My Heavenly Hockey Club Vol. 4 (Del Rey)

mhhc4-header.jpgTomboy Hana is a field hockey player with a big problem: she’s flunking her classes, and could be barred from playing her beloved sport forever! Can the gorgeous guys of the Grand Hockey Club help their teammate pull through?



178 pgs. b&w; $10.95

(W / A: Ai Morinaga)


Hana is on her school’s all-male hockey team, but it might not be for long if she’s not able to get her grades up. Luckily the team has her back; they’re determined to help Hana get the minimum average score—no matter how hard it is to get her to wake up and study! As if interrupting her sleep for school weren’t bad enough, the club also ropes Hana into helping out the team’s lovelorn twins, and then has a showdown with a finicky chicken to get the best egg in the world. With all of these bizarre adventures, will the team ever get in a match? More importantly, will Hana ever get her promised steak bento?

The cover to My Heavenly Hockey Club vol. 4 by Ai Morinaga. Click for a larger image.Having never before read a sports-themed manga, I admit to being apprehensive about My Heavenly Hockey Club. I’m very much not interested in sports, and wondered exactly how author Morinaga would play out this story. Would I be bored to death with the rules and regulations of hockey, overwhelmed to blindness by numerous slanty-lined action sequences? Would the main character be yet another ditzy/naïve "heroine" who lusts from afar over the school’s hunky sports team? In both cases, I needn’t have worried. Firstly, I forgot that shoujo trumps all, even sports in a sport-themed manga. This entire volume is dedicated to the comedic interplay between Hana and the rest of the team, and given that the team captain, Izumi, states at one point, "Listen guys, this time we really are going to have a match…We’re going for our first victory!"  I suspect that any actual sports-playing is a rarity.

As for the main female character, Hana, she too delivers much-welcomed comedic relief, and is definitely a rough-and-tumble personality. There are no banal platitudes from her, no tooth-achingly sweet commentaries on friendship or breathy pining for any of the guys on the hockey team. Instead, as Hana’s own character profile states: "She’s more interested in food than in the opposite sex. More interested in sleep than food. Hana lives for sleep." There is no mention of hockey being among her interests, and if I had to guess I would say that Izumi probably lured her to the team with the promise of food. (note: according to the product description of vol. 1, this is true. Seriously, how did I know?!) [Actually, there was a bit of blackmail involved, too, but you can learn more about that by reading Stephanie Richardson’s review of the first two volumes, dear reader! — JG]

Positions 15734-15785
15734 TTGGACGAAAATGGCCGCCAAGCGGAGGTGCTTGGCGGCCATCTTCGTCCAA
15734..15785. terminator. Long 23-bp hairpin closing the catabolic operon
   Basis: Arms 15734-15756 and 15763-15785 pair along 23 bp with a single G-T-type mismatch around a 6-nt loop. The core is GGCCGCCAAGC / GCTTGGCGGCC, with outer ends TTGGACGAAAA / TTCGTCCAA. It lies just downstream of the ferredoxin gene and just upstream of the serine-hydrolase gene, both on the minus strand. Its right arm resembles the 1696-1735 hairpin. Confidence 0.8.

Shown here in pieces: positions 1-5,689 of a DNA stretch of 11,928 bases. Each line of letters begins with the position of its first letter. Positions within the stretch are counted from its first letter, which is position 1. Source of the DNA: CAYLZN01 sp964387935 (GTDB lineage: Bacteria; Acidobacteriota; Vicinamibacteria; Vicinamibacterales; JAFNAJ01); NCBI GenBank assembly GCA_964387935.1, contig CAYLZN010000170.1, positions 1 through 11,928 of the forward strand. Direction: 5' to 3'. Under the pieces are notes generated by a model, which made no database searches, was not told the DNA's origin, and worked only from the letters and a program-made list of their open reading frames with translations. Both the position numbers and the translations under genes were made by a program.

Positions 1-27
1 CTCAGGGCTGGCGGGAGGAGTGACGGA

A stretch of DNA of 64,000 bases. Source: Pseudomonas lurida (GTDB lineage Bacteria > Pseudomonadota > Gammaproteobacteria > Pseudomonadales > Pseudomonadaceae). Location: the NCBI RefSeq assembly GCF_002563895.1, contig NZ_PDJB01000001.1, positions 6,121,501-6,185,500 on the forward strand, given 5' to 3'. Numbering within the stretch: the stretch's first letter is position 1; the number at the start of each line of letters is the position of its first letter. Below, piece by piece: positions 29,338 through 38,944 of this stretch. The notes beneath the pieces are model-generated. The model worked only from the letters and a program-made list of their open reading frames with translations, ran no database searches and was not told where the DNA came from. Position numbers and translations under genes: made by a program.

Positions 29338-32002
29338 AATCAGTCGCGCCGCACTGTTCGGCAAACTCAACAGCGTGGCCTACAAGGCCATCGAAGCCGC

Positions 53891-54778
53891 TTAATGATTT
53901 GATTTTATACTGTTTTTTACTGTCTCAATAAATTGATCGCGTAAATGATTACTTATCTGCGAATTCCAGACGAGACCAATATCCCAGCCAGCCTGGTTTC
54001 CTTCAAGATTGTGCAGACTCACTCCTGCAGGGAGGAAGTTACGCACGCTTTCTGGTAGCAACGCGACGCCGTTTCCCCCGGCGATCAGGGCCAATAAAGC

Morinaga continues to skewer the "traditional" character genre with the hockey club itself. Each of the boys, although bishounen-level pretty, are so stereotypical it had to have been done on purpose. In fact, if you’ve ever read Ouran High School Host Club, you’ll probably do a double-take. Izumi is the captain; impulsive and brash, he’s also terrified of ghosts and very emotional (what a combo!). Takashi appears to be the second-in-command, and with his glasses is the cool-handed-intellectual-mature persona. He is also blind as a bat and has a very special connection with animals. The kindly effeminate bishounen is Natsuki, and whenever Izumi and Hana start fighting, he’s usually able to douse the flames. Finally there are the twins, Kinta and Ginta, who seem to be the cheerleaders of the group, and unlike Ouran’s Kaoru and Hikaru they don’t seem to have any deep-seated psychological issues about their personal identities.

Morinaga’s art style is also to be commended; the irreverent and the traditional are liberally mixed in Hockey Club to create a quite enjoyable visual experience. The details are all well-done, but I must say I think I enjoy the warped renditions of characters even more. All I can say is, hooray for the attitudinal chibi chicken! (Read the manga. You’ll see.)

For all the sports fans out there, let me say that My Heavenly Hockey Club will disappoint if you’re looking for the classic team-spirit-triumphs manga. Hockey Club instead offers a fresh, zany skewering of traditional sports—and shoujo—archetypes, so if you’re looking for a good laugh, then this manga is definitely for you.| Elizabeth Schweitzer

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